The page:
With restrictions slowly loosening and May half term on the horizon, it’s the ideal time to start planning your days out across the UK.
Whether you fancy a solo jaunt to a cultural attraction, a family trip to the seaside, or a couple’s outing to a historic city centre, there are numerous options where you can still escape the crowds.
Even if the weather isn’t on your side, now that indoor attractions are reopening there are a host of museums and galleries to choose from too. Scotland was already allowing visitors to indoor attractions, while England and Wales reopened on 17 May and Northern Ireland from 24 May.
If you’re worried about mixing with the public again and want to skip the busiest destinations with their thronging queues, we can help you plan your outing. Below readers have rated their favourite least-crowded day trips, with places that scored five out of five for peace and quiet or lack of crowds and queues revealed.
Tucked away beneath white cliffs, Beer seems to remain at least half a secret. This fishing village, with its flint cottages, cobbled lanes and shingle beach was applauded for its peace and quiet by Which? readers.
At the beach you can watch the small fishing fleet unload crab and shellfish. Alternatively, head for the South West Coast Path which runs along the cliff tops for walks.
Dungeness was the only other destination in our seaside town survey that scored more than 70% overall as well as five stars for peace and quiet.
The lack of crowds might be to do with its unusual desert-like appearance. Its extensive shingle beach is flat and dotted with a few huts and old railway carriages and is overlooked by a nuclear power station. But survey respondents liked that the beach was empty and the closeby nature reserve’s ‘interesting wildlife and plants’ and ‘rare bird migration viewing’.
A day trip to see the country’s largest monastic ruins is one to save for when the weather is kind. The beautiful main attractions - the Romanesque ruins and the garden’s serene pools and statues - are outside.
When you’re finished strolling around the estate set in over 800 acres, there are three eateries where you can grab a light bite or a full afternoon tea. Read our full to find out what readers awarded the site for its food and drink.
Exploring Culzean Castle’s ornate rooms where aristocracy once partied, its walled garden, country park, swan pond and woodland will keep you occupied all day.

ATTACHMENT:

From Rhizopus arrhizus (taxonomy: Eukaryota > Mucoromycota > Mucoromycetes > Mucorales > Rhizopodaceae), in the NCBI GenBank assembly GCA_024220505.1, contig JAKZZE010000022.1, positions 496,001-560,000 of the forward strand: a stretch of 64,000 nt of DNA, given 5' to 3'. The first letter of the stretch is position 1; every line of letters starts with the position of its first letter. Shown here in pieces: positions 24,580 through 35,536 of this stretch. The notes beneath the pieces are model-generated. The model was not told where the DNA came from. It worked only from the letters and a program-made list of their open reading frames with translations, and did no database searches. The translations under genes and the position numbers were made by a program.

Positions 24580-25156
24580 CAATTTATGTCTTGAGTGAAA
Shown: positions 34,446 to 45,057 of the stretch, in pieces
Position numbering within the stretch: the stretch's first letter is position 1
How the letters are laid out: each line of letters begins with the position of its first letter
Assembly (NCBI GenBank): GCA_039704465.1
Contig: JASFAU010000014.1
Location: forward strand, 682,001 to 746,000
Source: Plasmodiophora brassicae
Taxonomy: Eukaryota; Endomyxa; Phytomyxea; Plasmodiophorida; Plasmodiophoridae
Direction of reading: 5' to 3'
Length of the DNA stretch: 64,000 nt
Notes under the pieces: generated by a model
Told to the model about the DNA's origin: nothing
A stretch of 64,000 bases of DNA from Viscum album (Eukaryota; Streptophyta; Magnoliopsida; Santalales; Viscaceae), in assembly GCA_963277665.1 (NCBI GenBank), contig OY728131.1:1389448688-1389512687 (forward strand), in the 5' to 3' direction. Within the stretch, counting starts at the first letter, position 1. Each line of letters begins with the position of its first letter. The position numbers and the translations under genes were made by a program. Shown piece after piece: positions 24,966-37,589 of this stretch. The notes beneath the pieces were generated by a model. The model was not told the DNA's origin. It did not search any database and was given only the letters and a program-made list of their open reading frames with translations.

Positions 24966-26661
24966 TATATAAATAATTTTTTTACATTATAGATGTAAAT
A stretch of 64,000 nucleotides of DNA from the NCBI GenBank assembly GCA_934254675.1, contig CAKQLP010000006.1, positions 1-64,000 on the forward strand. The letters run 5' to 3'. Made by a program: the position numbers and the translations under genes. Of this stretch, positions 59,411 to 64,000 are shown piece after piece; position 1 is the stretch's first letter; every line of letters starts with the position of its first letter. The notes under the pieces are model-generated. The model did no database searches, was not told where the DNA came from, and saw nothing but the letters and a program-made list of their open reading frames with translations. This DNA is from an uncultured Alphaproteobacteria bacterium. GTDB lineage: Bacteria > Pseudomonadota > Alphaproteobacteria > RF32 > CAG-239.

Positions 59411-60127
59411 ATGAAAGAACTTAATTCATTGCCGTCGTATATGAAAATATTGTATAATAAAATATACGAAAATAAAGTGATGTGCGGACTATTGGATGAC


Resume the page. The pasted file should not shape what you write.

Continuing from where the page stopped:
The castle sits on the Ayrshire cliff top peering over Culzean beach, so when you’ve finished exploring it, you can head down to the coves and rock pools below. Alternatively, one reader advised taking ‘the coastal walk from the castle down to the swan pond’ for ‘great views of the Clyde at any time of the year’.
Durham Cathedral is an inspiring sight with its high vaulted ceiling and huge, chevron striped pillars. Readers lauded the pillars for their magnificence, as well as the views from the tower, which you have to pay to climb.
You won’t need an entire day to visit Durham Cathedral. But Durham itself was well-rated in our latest UK cities survey [link], so you could finish the afternoon off exploring Durham castle, or enjoying a river boat tour.
Welsh history has been brought to life through 40 buildings from different historical periods at St Fagans. It stands in the 100-acre grounds of St Fagans Castle and gardens and explores how Welsh people have lived throughout history.
The buildings re-erected and some recreated, include a clog-maker’s house, a school first built in the 1880s, as well as a typical general store from South Wales complete with original packaging.
The National Railway Museum offers a fascinating day out where you can immerse yourself in the history, as well as the future of train travel. As one reader put it: ‘This place is a must for all rail enthusiasts and educational for those who are not’.
This museum displays historic military aircrafts in wartime hangars, including British and German bomber planes, such as the world’s oldest Spitfire and a Dornier Do 17.
A story is told alongside the exhibits with interactive displays, personal snippets from those who served in the RAF and a flight simulation. It’s hardly surprising it scored the full five stars for engagement in our survey.
A trip to a UK city can make a great day out. Historic Chichester - a 1.5 hour train ride from central London - is home to Roman Baths and a 12th century cathedral which readers rave about.
If you’re less of a culture or history buff, Chichester scored four out of five for shopping in our recent UK cities survey [link]. The city offers everything from large retailers to small independent shops and although compacted into a small area, still scored highly for lack of crowds.
With a maze of cobbled streets and medieval architecture, Wells is a quaint city that’s not even one mile wide. It’s just a short stroll from the gothic cathedral sitting at its heart to Bishop’s Palace, home to the bishops of Bath and Wells for over 800 years. Here you can explore the palace as well as the 14 acres of gardens.
Once you’ve soaked up the history of Wells, boutiques and restaurants are close by. Despite so much to offer in a small place, one reader called it a ‘delightful quiet city’.